More technology professionals will receive a pay rise this coming financial year than last, with skills shortages creating a once-in-a-career market, according to recruiting firm Hays Technology.
The FY22-23 Hays Salary Guide found 85% of technology employers will increase salaries in their next review, up from 65% last year.
Of these, 34% intend to raise salaries by over 35, while 51% will increase salaries by less than 3%.
According to Hays Technology, 76% of employers say the skills shortage has forced them to offer higher salaries than otherwise planned.
Professionals say they deserve more
For their part, 87% of the technology professionals Hays also spoke to say their performance and the demand for their skills merits an increase greater than 3%.
Almost two-thirds (65%) say the skills shortage has made them more confident to ask for a pay rise and 63% have already benefited from the skills shortage through a salary increase, new job or both.
Despite this, only 37% are satisfied with their current salary. Meanwhile, an uncompetitive salary is the top factor motivating 51% of job searches. It ranks ahead of a lack of promotional opportunities and a lack of new challenges.
Skills shortage impacts salaries
"Intense competition for skilled professionals will translate into salary increases this coming financial year," says Robert Beckley, regional director of Hays Technology.
Moving away from the salary stability stance of recent years, employers say the skills shortage is the reason increases are higher than planned. Already, 95% are experiencing a skills shortage. Ninety per cent say it will impact the effective operation or growth plans of their organisation.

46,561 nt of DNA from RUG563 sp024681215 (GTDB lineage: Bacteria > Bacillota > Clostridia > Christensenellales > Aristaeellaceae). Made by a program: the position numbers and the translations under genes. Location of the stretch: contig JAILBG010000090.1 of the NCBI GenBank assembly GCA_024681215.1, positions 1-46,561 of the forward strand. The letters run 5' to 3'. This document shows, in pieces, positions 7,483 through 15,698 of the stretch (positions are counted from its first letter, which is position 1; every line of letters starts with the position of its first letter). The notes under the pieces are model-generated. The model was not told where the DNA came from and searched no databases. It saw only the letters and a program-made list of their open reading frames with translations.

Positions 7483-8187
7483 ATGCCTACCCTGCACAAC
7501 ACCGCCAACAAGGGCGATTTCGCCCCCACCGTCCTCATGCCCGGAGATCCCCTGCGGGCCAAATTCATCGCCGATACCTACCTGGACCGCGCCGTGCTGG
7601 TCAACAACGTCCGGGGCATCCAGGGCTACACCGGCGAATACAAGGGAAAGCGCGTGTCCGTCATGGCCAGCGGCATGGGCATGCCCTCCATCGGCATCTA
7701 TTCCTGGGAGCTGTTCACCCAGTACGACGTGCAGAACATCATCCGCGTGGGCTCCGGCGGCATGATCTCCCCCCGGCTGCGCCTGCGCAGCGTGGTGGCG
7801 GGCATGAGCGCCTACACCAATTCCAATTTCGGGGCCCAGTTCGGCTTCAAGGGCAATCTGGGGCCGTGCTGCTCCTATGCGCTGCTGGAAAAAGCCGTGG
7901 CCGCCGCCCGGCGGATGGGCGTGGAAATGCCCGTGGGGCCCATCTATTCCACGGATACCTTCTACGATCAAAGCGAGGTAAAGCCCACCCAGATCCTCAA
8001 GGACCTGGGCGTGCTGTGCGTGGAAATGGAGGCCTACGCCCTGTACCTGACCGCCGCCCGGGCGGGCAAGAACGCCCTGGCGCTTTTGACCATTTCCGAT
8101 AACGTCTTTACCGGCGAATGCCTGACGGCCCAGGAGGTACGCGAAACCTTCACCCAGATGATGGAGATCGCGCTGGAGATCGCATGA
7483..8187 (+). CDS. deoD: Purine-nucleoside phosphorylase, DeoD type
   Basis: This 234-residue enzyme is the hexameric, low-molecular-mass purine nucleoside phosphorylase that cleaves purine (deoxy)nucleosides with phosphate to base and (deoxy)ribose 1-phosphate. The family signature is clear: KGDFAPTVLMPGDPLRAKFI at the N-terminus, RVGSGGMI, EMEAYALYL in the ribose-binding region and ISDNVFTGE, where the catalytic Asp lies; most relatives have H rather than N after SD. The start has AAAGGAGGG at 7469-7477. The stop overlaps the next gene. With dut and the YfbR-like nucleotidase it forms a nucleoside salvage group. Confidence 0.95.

This is fuelling a once-in-a-career market. Previously camouflaged by skilled migration, and further impacted by headcount growth, skills shortages have reached a level unmatched in our years in recruitment and sparked deliberate salary increases from employers.
However, while both the value and extent of salary increases is rising, employees expectations are growing faster. In a job-rich, candidate-poor market, they feel more assured of their worth and have prioritised a pay rise.
In such a market, the number one question were asked by employers is how to stand out as their preferred candidates first choice.
Hays' answer is a new equation for employers to follow.
"We suggest that today's skills shortage presents an opportunity to define a new equation in the world of work," says Beckley.
"Salary increase budgets only extend so far, so consider the full value exchange for each role," he says.
"Along with salary, consider benefits, upskilling, career progression, purpose, and the relationship employers have with their employees."
In other key findings, the Hays Salary Guide found:
The top five technology skills in demand:
- Business Analysts
- Cloud Engineers
- Full Stack Developers
- Cyber Security Analysts
- Data Analysts
Benefits increase to attract candidates: 20% of technology employers have improved benefits and working practices to entice more staff. The top three benefits sought by technology professionals are training (either internal or external), over 20 days' annual leave and ongoing learning - development.
Hiring intentions rise: 60% of technology employers intend to increase permanent staff levels in FY22/23. Forty eight per cent will increase their use of temporary and contract staff.